China and India are reported to have signed a Memorandum of Understanding this week over direct exports of Indian buffalo meat.
The agreement was struck during Chinese Premier Li Keqiang’s first visit to India.
According to local media reports, the MOU agreement, including ‘minimum safety requirements’, was signed by India’s ministry of commerce and industry and China’s ministry of quality supervision, inspection and quarantine.
Direct export of buffalo meat is not currently allowed from India to China for health and biosecurity reasons, and the exclusion has been a long-pending issue between the two countries.
Buffalo meat is known to enter China via the illegal ‘grey channel,’ slipped over the border tariff-free from neighbouring countries. Beef from Brazil and the US, also on the banned list, enters the country the same way.
According to the Wall Street Journal, meat industry insiders in India hoped that the agreement would pave the way for direct exports of buffalo meat to China and help redress the trade imbalance between the two countries, which is strongly weighted in China’s favour.
The trade deficit between India and China surged to US$ 40.8 billion in 2012-13, more than 40 times what it was back in 2001, according to India's commerce ministry.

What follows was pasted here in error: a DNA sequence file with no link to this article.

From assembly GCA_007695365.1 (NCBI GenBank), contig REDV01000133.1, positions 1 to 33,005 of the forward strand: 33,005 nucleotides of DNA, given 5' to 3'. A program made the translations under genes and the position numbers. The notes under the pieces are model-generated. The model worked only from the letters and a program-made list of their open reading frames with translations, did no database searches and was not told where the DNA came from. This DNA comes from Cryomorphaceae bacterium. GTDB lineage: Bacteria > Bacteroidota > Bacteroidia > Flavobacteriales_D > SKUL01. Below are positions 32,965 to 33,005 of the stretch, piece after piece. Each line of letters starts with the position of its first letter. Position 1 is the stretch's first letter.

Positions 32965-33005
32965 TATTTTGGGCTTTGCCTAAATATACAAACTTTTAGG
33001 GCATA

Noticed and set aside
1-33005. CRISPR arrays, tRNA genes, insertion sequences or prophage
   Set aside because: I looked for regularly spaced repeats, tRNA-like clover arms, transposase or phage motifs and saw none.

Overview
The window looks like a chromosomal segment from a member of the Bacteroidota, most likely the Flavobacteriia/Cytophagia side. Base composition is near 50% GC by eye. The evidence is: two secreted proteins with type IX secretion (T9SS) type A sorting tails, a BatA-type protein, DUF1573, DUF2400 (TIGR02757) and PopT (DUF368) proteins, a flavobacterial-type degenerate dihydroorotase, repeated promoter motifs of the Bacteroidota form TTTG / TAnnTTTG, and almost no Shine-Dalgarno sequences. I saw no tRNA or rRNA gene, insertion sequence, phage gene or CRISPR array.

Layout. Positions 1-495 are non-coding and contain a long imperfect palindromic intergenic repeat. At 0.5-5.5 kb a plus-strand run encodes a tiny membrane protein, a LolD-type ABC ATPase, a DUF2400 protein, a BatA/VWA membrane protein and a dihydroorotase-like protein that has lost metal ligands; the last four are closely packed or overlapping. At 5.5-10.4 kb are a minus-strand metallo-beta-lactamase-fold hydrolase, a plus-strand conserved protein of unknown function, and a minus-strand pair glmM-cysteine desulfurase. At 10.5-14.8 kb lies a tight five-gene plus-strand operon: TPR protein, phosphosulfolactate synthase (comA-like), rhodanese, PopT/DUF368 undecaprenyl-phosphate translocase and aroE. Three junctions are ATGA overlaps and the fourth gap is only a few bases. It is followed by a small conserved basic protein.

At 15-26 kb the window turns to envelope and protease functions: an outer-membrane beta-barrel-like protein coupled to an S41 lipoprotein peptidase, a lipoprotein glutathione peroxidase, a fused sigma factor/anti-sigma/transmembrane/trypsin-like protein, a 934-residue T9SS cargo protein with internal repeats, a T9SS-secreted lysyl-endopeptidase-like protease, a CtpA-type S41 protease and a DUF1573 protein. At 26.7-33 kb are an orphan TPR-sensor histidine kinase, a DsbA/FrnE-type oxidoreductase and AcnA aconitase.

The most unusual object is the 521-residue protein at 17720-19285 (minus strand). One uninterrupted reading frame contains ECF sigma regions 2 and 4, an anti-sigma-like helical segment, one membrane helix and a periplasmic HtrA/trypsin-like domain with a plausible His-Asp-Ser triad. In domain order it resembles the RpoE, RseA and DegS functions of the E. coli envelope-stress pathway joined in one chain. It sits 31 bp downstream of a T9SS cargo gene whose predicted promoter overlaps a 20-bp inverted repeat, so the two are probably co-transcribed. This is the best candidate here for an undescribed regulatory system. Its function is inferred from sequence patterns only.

The Chinese demand for Indian buffalo could be worth US$ 1.5 billion a year, an industry analyst said. That estimate was based on a price at or near US$3000/t (Indian buffalo meat trades at a big discount to conventional beef) which could stimulate annual trade totalling 500,000 tonnes, one report said.
According to projections from Gira Consultants, Indian buffalo meat accessing the Chinese market currently totals only about 5000-7000 tonnes via the grey channel, out of total Chinese beef imports of about 340,000t in 2013.
According to the US Department of Agriculture, in 2013 India will export 1.7 million tonnes of beef (including buffalo meat), 20pc above 2012 and continuing to grow.
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